The results were so euphoric that we keep sketching that way all day...

Outside, in Piazza Castello, when the watercolors arrived, I took the opportunity to paint the sky. The trees turned blue because a blue pencil came to my hand when I was supposed to draw them!

In this square, I try to use one single color in one single motive. We were changing materials very quickly... 

One week later, again on Sunday (this time the Easter Sunday), we repeat the dose!

Piazza Castello, inside a coffee shop. So cold in Turin that day...

Inside the train. Everybody was sketching in a multicolor euphoric way...
I think we all dreamed about overlaid colors! 

Venice Beach

Memorial Weekend is a perfect time to get out and sketch. I headed down to Venice Beach to draw the sun worshippers, Hare Krishnas, hawkers, skaters, musicians and joggers. I also squeezed in a painted study of one of the cool beach houses.

Autobahn focused on implied automotive relationships at the Olando Fringe Festival.

by Thor from Orlando Florida

Handwritten Productions presented Autobahn written by Neil Labute, in the Red Venue of this year's Orlando International Fringe Festival. It presented five one act scenes with the audience voyeuristicly looking through the windshield at couples in the front seats of their car. The show began with headlights shining in the audiences eyes. The first scene featured a young woman, (Kristen Shoffner) in a black skull T-shirt slouching down in the passenger seat. Presumably her mother, (Candy Heller) sat stoic and silent behind the driving wheel. The young woman chatted non-stop while the driver never spoke and always seemed a bit annoyed. It became clear over time that the young woman had beer released from a rehab program. She had learned how to give the staff all the right answers. The one thing she had learned is that she needed to have one person she could always confide in. She informed the driver that it was her lucky day because she would always confide in her. What she confided however was that she couldn't wait to start using again. She missed the rush, the heavenly high. It was clear that the stoic driver wasn't pleased, but she must have had a checkered past as well because the passenger felt no one would take the driver's word were she to try and turn the young woman in.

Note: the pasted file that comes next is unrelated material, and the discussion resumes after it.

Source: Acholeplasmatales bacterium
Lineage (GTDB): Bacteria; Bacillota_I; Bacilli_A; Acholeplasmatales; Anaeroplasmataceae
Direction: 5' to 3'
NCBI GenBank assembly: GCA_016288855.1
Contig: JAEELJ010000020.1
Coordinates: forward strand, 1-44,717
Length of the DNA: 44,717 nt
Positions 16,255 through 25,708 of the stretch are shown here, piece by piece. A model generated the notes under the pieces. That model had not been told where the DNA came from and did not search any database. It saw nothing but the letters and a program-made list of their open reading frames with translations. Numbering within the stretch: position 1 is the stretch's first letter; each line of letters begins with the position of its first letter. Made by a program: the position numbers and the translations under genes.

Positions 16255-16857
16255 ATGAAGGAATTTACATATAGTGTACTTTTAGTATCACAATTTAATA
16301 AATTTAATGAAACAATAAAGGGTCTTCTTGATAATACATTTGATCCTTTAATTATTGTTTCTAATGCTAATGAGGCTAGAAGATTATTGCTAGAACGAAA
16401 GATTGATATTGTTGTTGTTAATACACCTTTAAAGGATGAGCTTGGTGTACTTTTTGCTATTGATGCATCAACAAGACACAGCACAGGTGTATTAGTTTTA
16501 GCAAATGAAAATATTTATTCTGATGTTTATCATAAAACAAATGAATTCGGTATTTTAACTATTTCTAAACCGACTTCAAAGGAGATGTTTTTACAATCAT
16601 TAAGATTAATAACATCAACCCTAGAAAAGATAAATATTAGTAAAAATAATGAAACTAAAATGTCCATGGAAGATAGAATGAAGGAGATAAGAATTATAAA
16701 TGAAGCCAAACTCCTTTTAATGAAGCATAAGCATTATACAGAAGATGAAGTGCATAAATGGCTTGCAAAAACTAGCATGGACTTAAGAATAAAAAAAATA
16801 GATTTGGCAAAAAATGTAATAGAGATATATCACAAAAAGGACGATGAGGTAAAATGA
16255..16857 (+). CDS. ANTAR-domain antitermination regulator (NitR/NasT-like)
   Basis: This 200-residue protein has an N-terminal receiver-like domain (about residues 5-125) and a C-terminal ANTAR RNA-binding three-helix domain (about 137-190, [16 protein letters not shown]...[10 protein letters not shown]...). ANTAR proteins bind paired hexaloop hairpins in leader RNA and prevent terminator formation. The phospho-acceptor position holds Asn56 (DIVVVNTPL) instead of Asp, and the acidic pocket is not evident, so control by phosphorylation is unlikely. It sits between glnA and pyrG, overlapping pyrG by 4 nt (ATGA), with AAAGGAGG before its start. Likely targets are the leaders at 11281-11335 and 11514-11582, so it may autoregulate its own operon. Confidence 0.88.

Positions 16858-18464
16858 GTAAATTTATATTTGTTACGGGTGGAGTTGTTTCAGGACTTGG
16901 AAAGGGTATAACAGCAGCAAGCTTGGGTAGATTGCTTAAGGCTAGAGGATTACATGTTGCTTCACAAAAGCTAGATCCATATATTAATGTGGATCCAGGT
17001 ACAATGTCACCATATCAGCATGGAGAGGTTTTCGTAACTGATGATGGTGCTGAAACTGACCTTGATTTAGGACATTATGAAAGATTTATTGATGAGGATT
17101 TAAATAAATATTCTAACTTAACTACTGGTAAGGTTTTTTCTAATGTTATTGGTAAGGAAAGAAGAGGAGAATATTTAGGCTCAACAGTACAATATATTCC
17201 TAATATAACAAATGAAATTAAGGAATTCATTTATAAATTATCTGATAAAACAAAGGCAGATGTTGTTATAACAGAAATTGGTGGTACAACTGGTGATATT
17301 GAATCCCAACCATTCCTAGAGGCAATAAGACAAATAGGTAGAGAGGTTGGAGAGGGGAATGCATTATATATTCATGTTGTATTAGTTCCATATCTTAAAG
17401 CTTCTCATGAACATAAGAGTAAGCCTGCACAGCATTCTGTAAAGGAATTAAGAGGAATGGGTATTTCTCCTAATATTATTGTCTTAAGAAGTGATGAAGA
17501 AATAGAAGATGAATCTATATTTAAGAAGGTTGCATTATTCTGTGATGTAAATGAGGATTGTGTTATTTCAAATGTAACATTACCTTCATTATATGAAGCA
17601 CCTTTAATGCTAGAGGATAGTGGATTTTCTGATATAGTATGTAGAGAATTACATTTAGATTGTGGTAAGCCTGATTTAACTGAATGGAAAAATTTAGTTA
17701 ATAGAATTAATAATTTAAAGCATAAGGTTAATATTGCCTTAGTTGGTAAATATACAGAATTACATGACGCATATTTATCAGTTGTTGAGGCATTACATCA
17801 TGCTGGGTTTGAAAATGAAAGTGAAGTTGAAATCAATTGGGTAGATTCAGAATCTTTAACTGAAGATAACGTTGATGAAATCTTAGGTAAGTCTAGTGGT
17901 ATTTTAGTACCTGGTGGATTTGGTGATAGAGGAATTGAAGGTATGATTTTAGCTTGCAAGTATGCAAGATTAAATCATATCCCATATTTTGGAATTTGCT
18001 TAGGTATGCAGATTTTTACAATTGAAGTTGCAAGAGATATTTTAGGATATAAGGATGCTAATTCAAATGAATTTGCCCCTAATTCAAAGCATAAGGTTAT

A boy and girl sat in a car with a bench seat at a lovers point. The girl, (Jillian Gizzi) was on edge because she thought the boy, (Adam DelMedica)  might want to break up with her. Instead then began to make out. When they come up for air she tells him  about the last boy who broke up with her. She sought revenge by mailing dead mice to his house from different locations. She rejoiced in the fact that police were unable to stop her. The boy's face turned pale as he heard about her fatal attraction and unending need for revenge. He had been happy with their relationship, but now he clearly wanted out but was to frightened to broach the subject.